I also took apart the RO membrane for a second time to verify it was set correctly and that the O-rings were okay and this all looks good to me. Then I pulled out my instructions and compared my lines going in and out of the RO membrane against the pictures in the instructions and my lines seem to be matched up correctly. And I put everything back together flushed it for a minute. The TDS started at 126 and ended at 30 on the inline meter. Then I shut off the flush valve and it dropped back down to 27 on the input and still zero after the DI. So I'm still at Square One with high TDS after my RO and a very low rejection rate and not a clue
     
    rkpetersen likes this.
  9. Forsaken77

    Forsaken77 Well-Known Member

    Joined:
    Sep 26, 2016
    Messages:
    824
    Likes Received:
    405
    Location:
    Long Island, NY
    Oh yeah, the pins. Those 2 probes for your inline tds monitor have 2 pins inside each one. If you disconnect the tubing and look inside where the tubing connects to the probe, you'll see 2 pins sticking down. The water has to flow between them. So just make sure they're oriented properly or you won't get an accurate reading.
     
  10. Forsaken77

    Forsaken77 Well-Known Member

    Joined:
    Sep 26, 2016
    Messages:
    824
    Likes Received:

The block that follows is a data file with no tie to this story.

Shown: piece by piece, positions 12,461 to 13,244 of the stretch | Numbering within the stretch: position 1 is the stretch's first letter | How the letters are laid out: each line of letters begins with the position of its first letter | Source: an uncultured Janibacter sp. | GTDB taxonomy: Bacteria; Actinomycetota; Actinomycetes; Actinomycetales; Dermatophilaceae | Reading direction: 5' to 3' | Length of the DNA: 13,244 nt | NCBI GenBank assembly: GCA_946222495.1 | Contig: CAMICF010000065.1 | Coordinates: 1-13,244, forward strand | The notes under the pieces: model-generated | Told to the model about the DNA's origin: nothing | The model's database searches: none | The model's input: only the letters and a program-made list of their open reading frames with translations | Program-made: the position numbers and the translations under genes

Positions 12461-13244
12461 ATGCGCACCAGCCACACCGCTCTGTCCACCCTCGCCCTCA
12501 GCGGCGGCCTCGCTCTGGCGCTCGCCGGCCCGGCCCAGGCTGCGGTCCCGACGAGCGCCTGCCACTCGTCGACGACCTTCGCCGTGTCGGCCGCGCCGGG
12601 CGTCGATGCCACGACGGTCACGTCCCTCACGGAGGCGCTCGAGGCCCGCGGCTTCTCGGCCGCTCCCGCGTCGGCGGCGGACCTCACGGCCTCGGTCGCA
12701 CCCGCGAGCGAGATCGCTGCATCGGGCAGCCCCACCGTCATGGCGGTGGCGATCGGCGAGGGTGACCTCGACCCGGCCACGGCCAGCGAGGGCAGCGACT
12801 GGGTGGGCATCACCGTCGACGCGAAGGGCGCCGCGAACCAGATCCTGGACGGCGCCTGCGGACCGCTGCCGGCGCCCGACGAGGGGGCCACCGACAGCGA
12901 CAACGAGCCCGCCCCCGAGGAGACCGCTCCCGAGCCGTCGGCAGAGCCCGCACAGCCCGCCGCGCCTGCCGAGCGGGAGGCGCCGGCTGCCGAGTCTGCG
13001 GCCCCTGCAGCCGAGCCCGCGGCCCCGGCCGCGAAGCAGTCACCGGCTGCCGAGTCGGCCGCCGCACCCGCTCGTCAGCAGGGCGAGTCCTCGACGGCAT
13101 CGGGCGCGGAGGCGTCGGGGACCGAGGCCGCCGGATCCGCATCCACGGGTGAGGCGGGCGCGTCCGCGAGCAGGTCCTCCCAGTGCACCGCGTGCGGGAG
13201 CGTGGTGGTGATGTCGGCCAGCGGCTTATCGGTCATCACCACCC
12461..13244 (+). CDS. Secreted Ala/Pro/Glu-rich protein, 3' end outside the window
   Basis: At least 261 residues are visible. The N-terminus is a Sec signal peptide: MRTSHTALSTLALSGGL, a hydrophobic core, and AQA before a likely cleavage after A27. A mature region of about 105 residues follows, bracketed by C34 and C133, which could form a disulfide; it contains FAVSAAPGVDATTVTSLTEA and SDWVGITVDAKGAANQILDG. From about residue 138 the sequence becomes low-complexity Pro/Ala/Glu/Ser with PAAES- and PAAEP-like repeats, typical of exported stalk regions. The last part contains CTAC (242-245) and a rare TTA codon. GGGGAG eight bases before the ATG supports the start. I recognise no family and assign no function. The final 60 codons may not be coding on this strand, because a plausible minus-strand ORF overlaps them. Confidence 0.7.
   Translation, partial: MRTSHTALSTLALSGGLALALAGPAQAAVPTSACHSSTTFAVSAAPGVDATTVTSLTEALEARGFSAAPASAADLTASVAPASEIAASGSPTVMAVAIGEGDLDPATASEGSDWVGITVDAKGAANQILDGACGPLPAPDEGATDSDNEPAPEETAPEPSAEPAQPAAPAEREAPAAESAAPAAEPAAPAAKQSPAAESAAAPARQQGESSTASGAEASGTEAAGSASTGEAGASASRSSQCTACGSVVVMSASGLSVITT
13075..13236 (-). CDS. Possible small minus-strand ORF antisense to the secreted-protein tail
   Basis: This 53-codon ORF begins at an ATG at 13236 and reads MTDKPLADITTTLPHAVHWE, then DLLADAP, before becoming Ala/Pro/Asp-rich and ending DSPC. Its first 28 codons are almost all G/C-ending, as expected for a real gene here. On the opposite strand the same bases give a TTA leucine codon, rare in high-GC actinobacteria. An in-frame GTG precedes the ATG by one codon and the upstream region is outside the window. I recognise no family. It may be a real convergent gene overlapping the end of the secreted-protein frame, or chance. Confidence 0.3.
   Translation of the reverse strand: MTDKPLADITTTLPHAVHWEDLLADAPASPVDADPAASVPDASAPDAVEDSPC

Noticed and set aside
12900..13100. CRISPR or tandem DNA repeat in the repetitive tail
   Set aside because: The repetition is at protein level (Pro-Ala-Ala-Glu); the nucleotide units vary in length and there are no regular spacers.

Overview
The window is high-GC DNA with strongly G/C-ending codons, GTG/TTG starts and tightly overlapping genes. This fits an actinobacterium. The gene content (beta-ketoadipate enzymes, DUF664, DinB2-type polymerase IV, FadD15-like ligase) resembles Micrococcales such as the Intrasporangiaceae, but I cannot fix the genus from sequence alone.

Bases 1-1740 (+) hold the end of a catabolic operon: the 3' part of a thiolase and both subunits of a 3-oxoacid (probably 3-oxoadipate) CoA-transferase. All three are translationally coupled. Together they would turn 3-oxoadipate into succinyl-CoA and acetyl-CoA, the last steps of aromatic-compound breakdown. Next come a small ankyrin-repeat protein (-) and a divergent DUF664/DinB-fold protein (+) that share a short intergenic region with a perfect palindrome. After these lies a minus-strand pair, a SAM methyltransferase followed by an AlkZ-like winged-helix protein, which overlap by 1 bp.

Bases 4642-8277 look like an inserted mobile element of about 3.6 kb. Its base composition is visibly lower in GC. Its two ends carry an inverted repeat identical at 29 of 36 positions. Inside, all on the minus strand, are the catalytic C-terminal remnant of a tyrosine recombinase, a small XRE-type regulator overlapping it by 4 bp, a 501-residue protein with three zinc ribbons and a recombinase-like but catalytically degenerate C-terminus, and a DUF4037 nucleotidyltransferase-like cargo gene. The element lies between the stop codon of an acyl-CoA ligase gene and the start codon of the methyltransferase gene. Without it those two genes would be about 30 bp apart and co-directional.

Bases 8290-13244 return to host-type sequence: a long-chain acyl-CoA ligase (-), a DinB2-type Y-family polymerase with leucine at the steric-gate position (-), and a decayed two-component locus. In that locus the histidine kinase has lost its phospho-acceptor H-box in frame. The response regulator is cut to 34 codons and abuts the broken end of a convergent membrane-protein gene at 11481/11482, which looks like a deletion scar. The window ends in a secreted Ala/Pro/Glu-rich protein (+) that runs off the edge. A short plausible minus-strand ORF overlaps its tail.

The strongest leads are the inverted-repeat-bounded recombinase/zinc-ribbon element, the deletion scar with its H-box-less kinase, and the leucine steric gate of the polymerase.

405
    Location:
    Long Island, NY
    Did you check your source water, from the tap there, with your handheld to see the incoming tds?
     
  11. fishbox

    fishbox Well-Known Member

    Joined:
    Aug 24, 2015
    Messages:
    549
    Likes Received:
    257
    Yeah... I'm getting 172 on my tap water. 27 after the RO, and 0 after the DI. I can't think of anything else to check.
     
  12. rkpetersen

    rkpetersen Well-Known Member Partner Member 2018

    Joined:
    Sep 14, 2017
    Messages:
    293
    Likes Received:
    201
    Location:
    Seattle
    You've done a good job of troubleshooting it; the membrane's bad.
     
  13. fishbox

    fishbox Well-Known Member

    Joined:
    Aug 24, 2015
    Messages:
    549
    Likes Received:
    257
    Yeah I'm thinking that's the bottom line which is really upsetting to me. This unit is only 8mos old and has only been in use for 7mos. I've been getting that 27tds after the RO membrane since day one. Unfortunately, I was under the impression that the "in" reading on my inline meter was my tap water tds. @Zack@BRS you guys should help a brother out on this one